If you’re an inexperienced gardener, a raised bed may be the perfect fit for you! Even if you’ve got a fairly green thumb but don’t have a lot of time to spare – this may be a good idea for you too! Raised beds keep your garden confined and require less maintenance. You can start by just focusing on one plant type or a couple types until you get the hang of it.
Be sure to research what each plant needs. Get started today with these ideas! Check out our Pinterest board for more inspiration!
- Cinder Block: This option is quite affordable as well as modern. You can make it all your own by painting the blocks to fit your style. Something fun with cinder blocks is putting flowers around the edge in the holes of the blocks. This is great for your garden if you want to have a mix of plants and flowers!
- Pallets: Who doesn’t love pallets? Versatile all the way! One of their many uses – containing your plants in perfect rows! It’s also a great way to categorize different plants without getting confused. You can have one pallet for each plant.
- Water trough: You might also call this a metal basin. Basically, anything that is an oblong shape that you might feed or give water to animals out of in a farm. These are more of container gardens than raised gardens because they aren’t connected to the ground – but since they are quite large they can serve a similar purpose. These are also nice of you want a garden but have knee or back problems as you won’t have to bend over as much to tend to them.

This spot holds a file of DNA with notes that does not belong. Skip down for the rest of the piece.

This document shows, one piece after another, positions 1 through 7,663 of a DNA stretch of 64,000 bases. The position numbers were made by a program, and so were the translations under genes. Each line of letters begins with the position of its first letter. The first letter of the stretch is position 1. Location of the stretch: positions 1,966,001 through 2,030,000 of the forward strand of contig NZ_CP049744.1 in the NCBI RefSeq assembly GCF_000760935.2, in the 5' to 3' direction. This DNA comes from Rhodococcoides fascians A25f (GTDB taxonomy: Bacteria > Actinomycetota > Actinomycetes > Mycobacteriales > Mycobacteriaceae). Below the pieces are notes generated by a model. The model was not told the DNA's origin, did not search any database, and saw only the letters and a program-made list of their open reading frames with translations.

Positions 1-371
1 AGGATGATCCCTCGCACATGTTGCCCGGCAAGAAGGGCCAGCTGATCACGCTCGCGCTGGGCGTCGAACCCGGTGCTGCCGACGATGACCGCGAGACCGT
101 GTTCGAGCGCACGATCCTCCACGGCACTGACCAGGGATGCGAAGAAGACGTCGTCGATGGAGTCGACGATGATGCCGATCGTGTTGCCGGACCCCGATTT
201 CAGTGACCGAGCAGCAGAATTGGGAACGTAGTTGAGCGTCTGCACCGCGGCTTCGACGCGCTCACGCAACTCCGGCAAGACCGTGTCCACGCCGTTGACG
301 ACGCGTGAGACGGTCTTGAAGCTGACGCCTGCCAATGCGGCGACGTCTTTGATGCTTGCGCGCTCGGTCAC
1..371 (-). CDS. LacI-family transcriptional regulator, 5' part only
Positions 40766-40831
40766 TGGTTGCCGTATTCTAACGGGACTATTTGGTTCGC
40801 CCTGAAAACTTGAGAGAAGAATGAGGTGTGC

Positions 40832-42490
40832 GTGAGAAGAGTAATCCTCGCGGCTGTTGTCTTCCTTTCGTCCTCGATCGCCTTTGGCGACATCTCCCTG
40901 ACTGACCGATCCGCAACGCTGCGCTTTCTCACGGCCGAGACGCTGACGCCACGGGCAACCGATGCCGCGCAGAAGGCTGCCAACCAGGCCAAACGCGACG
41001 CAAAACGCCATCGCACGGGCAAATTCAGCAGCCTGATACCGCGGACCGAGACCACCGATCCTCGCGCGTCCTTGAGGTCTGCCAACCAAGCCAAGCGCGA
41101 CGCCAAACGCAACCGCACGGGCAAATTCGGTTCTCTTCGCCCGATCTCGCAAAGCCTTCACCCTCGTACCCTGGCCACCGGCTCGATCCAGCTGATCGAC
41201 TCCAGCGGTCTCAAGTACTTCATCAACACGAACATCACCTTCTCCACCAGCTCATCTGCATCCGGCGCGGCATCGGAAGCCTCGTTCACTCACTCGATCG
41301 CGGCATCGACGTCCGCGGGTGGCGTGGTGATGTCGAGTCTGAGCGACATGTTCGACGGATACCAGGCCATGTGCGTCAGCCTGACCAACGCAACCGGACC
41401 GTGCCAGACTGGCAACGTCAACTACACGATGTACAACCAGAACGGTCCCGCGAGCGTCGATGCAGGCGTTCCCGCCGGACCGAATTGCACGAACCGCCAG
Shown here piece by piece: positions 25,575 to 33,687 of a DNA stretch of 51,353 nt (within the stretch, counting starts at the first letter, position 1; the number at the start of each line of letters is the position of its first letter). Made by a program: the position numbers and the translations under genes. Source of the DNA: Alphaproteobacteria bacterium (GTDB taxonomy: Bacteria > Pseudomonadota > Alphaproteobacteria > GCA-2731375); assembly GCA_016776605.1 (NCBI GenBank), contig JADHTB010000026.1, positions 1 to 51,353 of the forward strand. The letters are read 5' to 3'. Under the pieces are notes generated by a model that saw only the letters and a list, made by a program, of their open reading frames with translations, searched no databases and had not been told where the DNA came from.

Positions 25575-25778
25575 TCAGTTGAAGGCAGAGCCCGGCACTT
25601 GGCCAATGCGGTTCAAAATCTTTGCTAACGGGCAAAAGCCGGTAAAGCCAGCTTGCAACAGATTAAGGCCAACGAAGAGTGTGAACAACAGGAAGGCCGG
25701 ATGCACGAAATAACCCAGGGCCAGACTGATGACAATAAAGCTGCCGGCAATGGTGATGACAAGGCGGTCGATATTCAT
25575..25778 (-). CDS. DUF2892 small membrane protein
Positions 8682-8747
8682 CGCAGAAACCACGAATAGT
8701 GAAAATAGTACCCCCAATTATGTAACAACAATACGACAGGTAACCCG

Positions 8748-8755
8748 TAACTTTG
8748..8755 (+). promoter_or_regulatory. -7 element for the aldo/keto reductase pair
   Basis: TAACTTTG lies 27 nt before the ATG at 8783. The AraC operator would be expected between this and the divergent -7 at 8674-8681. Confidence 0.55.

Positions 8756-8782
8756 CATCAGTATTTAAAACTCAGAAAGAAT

- Garden box with legs: Cute and confined – this idea could be perfect for you. This is a great option for kids and they can be encouraged to keep charge over their own garden. You’ll want to drill small holes in the bottom of the box so it can drain water.
- Stone: This option is sophisticated and sturdy. Whether you line the bed or build it up – either one is a good option. It will also hold up well in rain and give your yard a charming, timeless feel.
- Traditional: These raised beds are usually lined with 2 X 4’s, recycled wood, or rot-free wood. These a great for larger, walkable gardens. There’s a reason why they are popular – they’re easy! However, if you’ve got some low hanging fruit you’ll want to put up some chicken wire or something similar to keep critters from eating up your garden.
Though it’s a little late to start planting most produce, setting up your bed for next year means all you’ll have to do is pop the plants in later! Keep in mind you’ll need to prep the space and soil, as well as line the bottom of the garden.